There are seven potential sites in the Czech Republic which could one day house a deep geological repository for the permanent storage of spent nuclear fuel. Recently, elected officials from local municipalities had a chance to visit just such an installation – which will be the first in the world – under construction in Finland. It is thought the Finnish repository could serve as a model for the Czech Republic’s own.

Photo: archive of the Radioactive Waste Depository Authority

A deep geological site hundreds of metres below ground in Onkalo, Finland, is expected to be operational in 2022, becoming the first such repository not for temporary but for the permanent storage of spent nuclear fuel. The Czech Republic, with two nuclear power plants, has long sought its own deep storage solution, with the aim of a successful site being chosen and a facility being constructed and operational by 2065.

Opposition, in municipalities near suitable locations, not surprisingly, has been high. The Radioactive Waste Depository Authority, which in the past promised financial incentives for local municipalities, is hoping that will change.

Recently, a delegation including elected officials from several localities had the chance to visit the site under construction in Finland. The repository could serve as an example, says the Radioactive Waste Depository Authority’s Jiří Slovák. He described what the Czech site might one day look like.

“The site would be located 500 metres below ground and would have special storage hallways. Each hallway would have vertical shafts in the floor which would be lined with a ring of bentonite. The storage container with the spent fuel would then be lowered down and the whole thing would be covered in concrete. The full hall would then be filled in with bentonite and permanently blocked off.”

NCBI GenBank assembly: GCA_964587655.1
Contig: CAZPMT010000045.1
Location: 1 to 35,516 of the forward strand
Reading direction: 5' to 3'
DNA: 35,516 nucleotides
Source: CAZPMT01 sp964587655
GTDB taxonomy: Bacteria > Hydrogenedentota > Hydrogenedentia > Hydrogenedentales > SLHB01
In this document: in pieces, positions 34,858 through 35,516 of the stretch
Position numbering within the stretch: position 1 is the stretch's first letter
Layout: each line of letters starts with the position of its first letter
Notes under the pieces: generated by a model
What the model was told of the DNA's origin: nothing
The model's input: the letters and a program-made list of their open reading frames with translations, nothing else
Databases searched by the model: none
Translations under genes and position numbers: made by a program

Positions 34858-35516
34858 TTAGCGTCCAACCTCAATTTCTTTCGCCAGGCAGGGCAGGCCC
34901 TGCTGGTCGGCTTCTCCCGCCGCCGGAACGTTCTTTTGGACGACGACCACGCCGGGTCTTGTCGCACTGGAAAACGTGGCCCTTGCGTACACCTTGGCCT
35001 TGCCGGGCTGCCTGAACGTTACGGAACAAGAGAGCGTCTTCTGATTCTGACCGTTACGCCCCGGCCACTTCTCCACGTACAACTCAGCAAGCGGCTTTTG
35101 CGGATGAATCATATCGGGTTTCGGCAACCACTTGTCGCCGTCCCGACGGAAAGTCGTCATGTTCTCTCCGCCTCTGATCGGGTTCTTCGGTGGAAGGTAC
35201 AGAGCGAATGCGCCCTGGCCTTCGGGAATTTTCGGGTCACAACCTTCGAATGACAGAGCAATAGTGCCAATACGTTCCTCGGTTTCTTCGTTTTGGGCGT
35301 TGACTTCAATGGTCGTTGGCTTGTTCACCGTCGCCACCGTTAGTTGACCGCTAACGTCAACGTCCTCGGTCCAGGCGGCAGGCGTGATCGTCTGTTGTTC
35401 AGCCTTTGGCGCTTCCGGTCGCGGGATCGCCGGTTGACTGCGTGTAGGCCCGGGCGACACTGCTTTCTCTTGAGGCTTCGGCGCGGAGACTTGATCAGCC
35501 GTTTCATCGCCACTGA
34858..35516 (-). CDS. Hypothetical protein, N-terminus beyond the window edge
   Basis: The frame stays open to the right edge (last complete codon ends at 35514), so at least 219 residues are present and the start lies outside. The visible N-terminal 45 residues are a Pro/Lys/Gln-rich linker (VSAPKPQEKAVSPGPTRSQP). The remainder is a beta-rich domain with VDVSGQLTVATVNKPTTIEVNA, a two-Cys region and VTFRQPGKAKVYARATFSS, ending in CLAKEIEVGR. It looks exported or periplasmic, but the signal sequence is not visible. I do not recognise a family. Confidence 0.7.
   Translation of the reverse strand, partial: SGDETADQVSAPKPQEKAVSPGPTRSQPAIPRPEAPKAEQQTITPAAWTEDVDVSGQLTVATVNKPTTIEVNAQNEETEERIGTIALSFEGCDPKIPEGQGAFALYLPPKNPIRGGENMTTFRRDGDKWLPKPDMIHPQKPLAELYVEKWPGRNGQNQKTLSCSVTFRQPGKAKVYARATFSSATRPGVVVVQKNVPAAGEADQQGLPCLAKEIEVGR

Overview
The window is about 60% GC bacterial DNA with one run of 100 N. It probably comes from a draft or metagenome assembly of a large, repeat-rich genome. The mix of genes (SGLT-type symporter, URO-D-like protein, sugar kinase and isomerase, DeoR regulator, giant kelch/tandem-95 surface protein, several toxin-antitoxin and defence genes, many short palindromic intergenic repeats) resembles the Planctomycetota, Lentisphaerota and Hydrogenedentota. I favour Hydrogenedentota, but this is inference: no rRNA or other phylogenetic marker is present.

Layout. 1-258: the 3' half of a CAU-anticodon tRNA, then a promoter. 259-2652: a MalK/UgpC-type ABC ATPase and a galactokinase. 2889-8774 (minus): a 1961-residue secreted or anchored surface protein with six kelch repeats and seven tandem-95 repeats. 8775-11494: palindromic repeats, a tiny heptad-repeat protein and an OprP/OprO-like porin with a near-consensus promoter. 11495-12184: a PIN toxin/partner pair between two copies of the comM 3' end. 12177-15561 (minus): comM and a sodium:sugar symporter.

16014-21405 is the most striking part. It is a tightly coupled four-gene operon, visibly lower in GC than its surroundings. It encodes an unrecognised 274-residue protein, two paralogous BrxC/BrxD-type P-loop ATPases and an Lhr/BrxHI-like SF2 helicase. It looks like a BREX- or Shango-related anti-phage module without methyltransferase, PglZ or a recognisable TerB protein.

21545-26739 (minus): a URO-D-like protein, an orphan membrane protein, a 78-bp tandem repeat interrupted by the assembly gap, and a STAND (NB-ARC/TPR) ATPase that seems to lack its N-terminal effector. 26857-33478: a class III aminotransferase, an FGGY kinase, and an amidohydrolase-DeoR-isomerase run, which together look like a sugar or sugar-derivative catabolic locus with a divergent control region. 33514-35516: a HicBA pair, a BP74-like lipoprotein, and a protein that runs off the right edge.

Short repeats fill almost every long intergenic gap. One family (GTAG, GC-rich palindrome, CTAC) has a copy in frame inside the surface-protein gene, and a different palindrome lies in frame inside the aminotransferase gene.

Minister for Industry and Trade Jan Mládek told Czech Radio that the site in Finland was a good example as it was being built in similar geological conditions to the Czech Republic’s, meaning there was room to presumably share expertise in construction and safety.

Even so, not all mayors are convinced they could live with the construction of an enormous underground nuclear waste site near their municipality. Zdenka Klesalová, the mayor of Lodhéřov near Jindřichův Hradec, a village whose inhabitants voted 98 percent against the plan back in 2004, told Czech Radio’s Radiožurnál this:

“That is a very difficult question for me at this time. At this point, I find it hard to imagine what it would be like. It is possible but it depends what phase we are talking about. So technically, yes.”

If the Czech Republic is one day to have its own deep storage site, one of the other mayors who took part agreed that communication with Finnish representatives had been positive and made clear cooperation with the Finns was a positive way forward.

19-08-2015 15:43 | Jan Velinger | As posted at